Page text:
Is Legends of the Skyfish by Mgaia Studios the killer Apple TV app we were hoping for?
The fishermen of the aptly named Fishermen's Town became greedy, attracting the ire of the Skyfish, risen from the deep to take its vengeance. After a beautifully rendered storybook sequence sets the scene, you're on your way to save your fellow townsfolk from obliteration.
Cue 45 levels of door-switching, spike-avoidance, sword-swinging and grapple-hooking.
But is this latest offering from prolific mobile publisher Crescent Moon Games and developer Mgaia Studios worth your time?
Legend of The Skyfish's visuals definitely weigh in on the positive side of the argument. Presented in a flat, 2D paper on paper aesthetic, with a muted colour palette that harks back to the Golden Storybooks of my childhood, it's a very pretty game.
The 45 levels however are grouped into three sets of 15, with the visuals only changing for each of those three sets. The variation in the depiction of those three sets amounts to a different colour palette, and differently shaped level furnishings of trees and bushes. Once you've played the first few levels of each set of 15, you do spend a long time waiting for more variety.
This description of the visuals can also be applied to most aspects of Legend of The Skyfish.
What it does, it does well, but after the novelty of something newly presented wears off, players will be stuck with slight variations of that same thing for many levels until handed more novelty.
There are some nicely designed monsters, but sadly not many varieties, with a couple of them repeated in different colours and taking three hits to kill in later levels instead of the initial two hits.
The same can be said for the puzzles. Your grapple-hook, which in this case is in the form of a fishing rod, is used to hook onto points to traverse platforming puzzles, while two-coloured switches opening some gates and closing others make for some interesting maze configurations. There are also block pushing puzzles, stepping stone spikes, and fireball spouting totems. All are combined in some nicely imagined ways, but with only these handful of options employed over the 45 levels, you often end up feeling like you are playing through a slightly altered facsimile of a previous level.
A strength of Legend of The Skyfish is its boss fights, of which there are three, one at the end of each set of 15 levels. Harking back to the boss fights of yesteryear, each involve learning a pattern and some sharply timed action, leading to a satisfying payoff once defeated.
Available on both Apple TV and iOS, Legend of The Skyfish sits in a strange middle ground - is it stronger as a mobile title or a console title? There are arguments for both.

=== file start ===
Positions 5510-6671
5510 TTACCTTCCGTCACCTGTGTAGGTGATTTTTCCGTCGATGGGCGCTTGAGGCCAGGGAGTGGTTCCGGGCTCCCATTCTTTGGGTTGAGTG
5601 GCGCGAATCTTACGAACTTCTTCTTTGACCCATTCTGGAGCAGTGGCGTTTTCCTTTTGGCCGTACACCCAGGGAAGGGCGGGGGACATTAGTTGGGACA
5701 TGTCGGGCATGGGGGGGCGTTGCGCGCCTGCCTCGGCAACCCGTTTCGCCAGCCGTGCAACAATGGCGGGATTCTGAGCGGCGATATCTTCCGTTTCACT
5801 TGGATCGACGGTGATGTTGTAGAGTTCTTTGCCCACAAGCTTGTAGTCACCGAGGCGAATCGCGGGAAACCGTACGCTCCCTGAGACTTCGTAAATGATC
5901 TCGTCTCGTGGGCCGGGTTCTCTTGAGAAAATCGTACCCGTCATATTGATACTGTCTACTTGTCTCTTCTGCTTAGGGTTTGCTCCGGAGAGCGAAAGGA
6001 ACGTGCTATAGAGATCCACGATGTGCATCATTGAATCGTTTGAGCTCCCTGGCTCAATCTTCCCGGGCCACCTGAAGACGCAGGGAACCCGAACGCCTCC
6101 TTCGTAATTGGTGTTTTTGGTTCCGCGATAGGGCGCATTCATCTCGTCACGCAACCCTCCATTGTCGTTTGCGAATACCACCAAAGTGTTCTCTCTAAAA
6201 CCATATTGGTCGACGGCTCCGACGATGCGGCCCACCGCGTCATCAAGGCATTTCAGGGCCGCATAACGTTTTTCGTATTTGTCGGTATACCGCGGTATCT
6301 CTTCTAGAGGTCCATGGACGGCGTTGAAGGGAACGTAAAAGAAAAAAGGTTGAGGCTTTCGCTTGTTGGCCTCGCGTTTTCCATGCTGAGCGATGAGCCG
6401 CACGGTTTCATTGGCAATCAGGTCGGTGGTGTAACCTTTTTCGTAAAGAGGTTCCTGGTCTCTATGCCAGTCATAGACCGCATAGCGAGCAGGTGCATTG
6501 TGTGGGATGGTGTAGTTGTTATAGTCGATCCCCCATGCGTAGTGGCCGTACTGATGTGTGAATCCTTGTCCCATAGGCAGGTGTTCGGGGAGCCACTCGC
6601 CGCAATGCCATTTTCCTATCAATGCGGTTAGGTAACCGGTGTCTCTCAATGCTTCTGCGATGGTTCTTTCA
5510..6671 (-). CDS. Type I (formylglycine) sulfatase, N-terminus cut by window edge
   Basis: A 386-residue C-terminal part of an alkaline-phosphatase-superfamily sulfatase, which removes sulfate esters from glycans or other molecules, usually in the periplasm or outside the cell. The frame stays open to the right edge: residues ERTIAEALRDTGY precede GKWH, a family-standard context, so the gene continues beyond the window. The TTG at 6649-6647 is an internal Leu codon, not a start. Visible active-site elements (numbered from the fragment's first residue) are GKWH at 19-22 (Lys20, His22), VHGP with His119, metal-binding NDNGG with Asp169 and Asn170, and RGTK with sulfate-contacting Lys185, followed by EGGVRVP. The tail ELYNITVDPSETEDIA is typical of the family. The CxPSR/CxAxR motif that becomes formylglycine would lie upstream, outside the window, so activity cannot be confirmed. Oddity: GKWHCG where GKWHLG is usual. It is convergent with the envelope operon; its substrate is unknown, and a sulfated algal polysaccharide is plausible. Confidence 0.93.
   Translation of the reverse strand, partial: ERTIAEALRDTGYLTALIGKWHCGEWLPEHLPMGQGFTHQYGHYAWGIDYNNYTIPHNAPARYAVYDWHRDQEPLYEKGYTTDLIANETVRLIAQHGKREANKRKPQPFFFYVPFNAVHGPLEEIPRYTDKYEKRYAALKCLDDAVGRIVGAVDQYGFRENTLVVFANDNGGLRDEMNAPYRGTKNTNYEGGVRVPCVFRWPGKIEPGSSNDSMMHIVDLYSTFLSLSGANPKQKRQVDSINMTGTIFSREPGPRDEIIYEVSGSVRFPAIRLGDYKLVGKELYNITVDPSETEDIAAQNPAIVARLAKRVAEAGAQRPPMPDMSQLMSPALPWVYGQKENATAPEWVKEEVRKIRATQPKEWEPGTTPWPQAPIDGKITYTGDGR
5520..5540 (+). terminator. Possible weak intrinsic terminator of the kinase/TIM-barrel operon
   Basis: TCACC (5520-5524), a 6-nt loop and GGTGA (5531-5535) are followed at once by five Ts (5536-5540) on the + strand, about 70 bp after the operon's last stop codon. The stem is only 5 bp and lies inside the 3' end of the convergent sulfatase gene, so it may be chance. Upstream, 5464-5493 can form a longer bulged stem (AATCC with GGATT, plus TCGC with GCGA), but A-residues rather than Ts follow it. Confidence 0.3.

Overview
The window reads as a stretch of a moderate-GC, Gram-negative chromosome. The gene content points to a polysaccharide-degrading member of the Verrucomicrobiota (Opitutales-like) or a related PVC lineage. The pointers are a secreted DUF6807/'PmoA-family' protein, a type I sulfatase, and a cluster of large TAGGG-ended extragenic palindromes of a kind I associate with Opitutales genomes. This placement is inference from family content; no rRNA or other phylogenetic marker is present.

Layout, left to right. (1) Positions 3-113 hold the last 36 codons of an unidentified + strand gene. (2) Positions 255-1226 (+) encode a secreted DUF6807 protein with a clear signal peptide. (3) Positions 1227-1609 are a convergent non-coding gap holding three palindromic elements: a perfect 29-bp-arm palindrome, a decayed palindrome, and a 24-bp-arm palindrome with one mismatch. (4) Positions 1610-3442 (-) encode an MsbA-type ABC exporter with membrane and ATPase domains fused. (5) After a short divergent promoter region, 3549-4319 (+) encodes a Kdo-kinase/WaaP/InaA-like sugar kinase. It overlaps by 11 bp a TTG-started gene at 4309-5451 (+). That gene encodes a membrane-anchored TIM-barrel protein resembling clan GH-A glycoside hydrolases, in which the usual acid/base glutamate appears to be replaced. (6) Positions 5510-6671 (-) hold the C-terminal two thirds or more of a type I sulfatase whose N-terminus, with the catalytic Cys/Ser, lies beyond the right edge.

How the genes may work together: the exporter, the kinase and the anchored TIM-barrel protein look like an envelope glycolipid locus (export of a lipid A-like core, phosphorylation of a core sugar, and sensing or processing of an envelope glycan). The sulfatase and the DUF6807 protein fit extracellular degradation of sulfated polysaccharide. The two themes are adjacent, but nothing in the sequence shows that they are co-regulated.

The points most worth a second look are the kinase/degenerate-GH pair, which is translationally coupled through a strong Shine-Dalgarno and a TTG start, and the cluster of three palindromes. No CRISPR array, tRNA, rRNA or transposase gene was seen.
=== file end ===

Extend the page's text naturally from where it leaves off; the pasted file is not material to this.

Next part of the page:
Also Read: Should You Buy an Apple TV as a Dedicated Gaming Device?
I've played through this title in its entirety on Apple TV with a controller, and it absolutely benefits from the sharper, tighter controls. On mobile however, play sessions tend to be much shorter, and I feel that many of my misgivings about the lack of variety come from playing a lot at a time. But on mobile of course you'll be sacrificing the accuracy of the controller that much of Skyfish demands, and it just isn't the same playing with a controller synced to a small mobile screen.
Ultimately, Legend of The Skyfish plays well, sounds and looks great, but lacks in variety and depth. I actually would love to see the basic gameplay ideas and visual style translated into a bigger, deeper game. You will collect better fishing rods, boots and hoods a small handful of times on your journey, but I can't help but think with a more fleshed out story, and deeper RPG mechanics, Legend of The Skyfish could be the Zelda-inspired adventure its trailer wants it to be.
Apple TV sorely needs some adventures with the kind of tight platforming and beauty that Legend of The Skyfish brings to the table, but just with a bit more scope and depth.
Legend of The Skyfish 2 perhaps?
Grab the game here.
If you are wondering who we are, we're primarily a digital magazine for the iPad focused on the coverage of indie video games. Run by the former editor of Game Informer, you'll find worldwide exclusives, but also an interactive media experience unlike any you have seen before. If you have an iPad, you should check out the free sample issue at the very least, or enjoy one of our other episodes as listed below.
Get Every Episode:
- Episode 1 - Includes The Making of République (*free sample issue*)
- Episode 2 - Includes The Making of Oceanhorn
- Episode 3 - Includes The Making of Monument Valley
- Episode 4 - Includes The Making of Last Inua
- Episode 5 - Includes The Making of World of Tanks Blitz
- Grab It Episodes 2-5 Bundle
- Episode 6 - Includes The Making of Magic the Gathering
- Episode 7 - Includes The Making of Tiny Troopers Alliance and Midnight Star
- Episode 8 - The PAX AUS edition
- Grab It Presents Nihilumbra - Classics Collection
- Grab It Presents Ultimate Indie Game Reviews Vol 1.